Since 2007, due to real or perceived safety issues, temporary catch platforms have been suspended from the long arm and short arm jibs. They spoil the line, but apparently provide access to allow condition inspections to be performed safely.
At first glance, it looks as though the Hammerhead Crane has 5 legs.
However, one of these "legs" is a lift to give access from the wharf to the slew ring level (seen in the centre at the top of my drawing). As the crane is 61m high, this wasn't an idle luxury.
Unfortunately this lift has been out of operation since 1998.
While drawing this, I met probably the last person to have ever used the lift. He was escorting a group of photographers to the top, and had pressed the lift button when he heard a muffled explosion, and then found his hands were black with graphite. He said that he was lucky and got off lightly. I think he was right.
|'Under the Hammerhead Crane' 2014 |
ink, pastel, charcoal,graphite on paper 140 x 110cm
WINNER : 2014 DRAWING PRIZE ROYAL EASTER SHOW
I stood directly underneath and looked up into the top of the soaring structure.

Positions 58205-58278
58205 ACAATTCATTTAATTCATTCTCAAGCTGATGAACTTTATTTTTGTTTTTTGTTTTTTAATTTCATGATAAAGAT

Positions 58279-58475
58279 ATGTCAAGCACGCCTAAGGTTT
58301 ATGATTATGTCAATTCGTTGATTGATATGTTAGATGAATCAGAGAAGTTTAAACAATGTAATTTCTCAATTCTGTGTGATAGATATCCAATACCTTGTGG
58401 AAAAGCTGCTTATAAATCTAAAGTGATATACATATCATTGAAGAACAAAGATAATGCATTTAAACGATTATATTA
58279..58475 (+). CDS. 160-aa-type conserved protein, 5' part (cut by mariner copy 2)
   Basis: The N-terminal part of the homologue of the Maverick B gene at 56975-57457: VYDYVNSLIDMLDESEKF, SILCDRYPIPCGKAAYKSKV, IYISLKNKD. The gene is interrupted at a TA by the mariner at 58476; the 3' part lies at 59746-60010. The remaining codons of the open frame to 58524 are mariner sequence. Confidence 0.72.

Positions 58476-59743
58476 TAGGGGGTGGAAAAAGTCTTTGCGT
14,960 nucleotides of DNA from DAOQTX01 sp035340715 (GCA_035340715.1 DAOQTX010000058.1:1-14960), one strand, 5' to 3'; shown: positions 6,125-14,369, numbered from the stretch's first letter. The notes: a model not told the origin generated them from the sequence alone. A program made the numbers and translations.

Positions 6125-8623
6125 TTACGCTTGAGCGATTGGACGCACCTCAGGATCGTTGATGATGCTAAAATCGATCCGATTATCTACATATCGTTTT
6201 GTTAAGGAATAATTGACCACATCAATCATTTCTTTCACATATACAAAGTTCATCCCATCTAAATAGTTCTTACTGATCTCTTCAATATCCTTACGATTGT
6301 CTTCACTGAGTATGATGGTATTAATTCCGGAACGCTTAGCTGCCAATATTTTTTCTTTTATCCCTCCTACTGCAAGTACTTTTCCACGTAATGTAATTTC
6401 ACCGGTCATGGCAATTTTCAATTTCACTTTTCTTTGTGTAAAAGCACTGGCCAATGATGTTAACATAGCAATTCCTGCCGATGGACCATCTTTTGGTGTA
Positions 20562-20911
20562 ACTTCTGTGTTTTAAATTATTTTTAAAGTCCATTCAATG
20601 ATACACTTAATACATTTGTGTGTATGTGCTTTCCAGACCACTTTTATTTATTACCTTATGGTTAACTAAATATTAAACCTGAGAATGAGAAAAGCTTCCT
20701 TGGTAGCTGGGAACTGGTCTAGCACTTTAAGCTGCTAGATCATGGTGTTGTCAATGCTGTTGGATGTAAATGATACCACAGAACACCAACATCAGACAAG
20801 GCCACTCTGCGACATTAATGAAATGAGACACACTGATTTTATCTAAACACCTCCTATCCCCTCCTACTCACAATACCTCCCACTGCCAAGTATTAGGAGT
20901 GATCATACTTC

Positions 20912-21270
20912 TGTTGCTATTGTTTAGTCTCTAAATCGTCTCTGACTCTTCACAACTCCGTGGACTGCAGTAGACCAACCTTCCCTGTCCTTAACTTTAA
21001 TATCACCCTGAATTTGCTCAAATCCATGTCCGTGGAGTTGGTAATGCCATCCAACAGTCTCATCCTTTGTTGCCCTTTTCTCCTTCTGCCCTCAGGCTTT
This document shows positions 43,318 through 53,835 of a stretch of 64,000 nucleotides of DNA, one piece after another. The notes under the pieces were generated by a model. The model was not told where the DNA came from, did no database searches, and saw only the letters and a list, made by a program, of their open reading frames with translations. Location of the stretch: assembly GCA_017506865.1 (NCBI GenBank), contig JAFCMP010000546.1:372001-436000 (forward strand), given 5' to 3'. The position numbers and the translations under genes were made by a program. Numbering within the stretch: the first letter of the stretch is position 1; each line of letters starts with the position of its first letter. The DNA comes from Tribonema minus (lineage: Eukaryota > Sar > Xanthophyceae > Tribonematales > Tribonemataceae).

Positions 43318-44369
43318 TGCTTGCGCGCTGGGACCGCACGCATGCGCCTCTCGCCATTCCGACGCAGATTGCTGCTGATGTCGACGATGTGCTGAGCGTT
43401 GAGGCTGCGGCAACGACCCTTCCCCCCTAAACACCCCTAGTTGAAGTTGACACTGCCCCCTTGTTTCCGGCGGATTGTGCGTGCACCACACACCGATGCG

By looking up I sought to capture the Burke and Longinus concept of the "sublime", with its overtones of awe, terror and vertigo, rather than the picturesque aspect of the typical "hammerhead" profile, a view familiar from Mrs Macquarie's Chair opposite.
The girders were silhouetted against the open sky; the safety nets resembling fan vaulting in a ruined Gothic abbey.
While creating this enormous drawing, I also remembered Piranesi's devastating images of Roman ruins, dangerously broken and overgrown amid the wreckage of a dead civilisation.
I am an artist and historian, born into a time and place where only sport and business are valued. Drawing on the ruins of the industrial past , walking under rusty girders in the shadow of toppled giants.
Every ruin is implicitly a reminder that all things are destined for oblivion.
The Hammerhead Crane was built to demonstrate industrial might and the march of progress. Even as a victim of the slow death of de-industrialisation, it retains a poignant grandeur.
This was exhibited in my solo show "Under the Hammer" at the Frances Keevil Gallery from November 18th - December 7th 2014.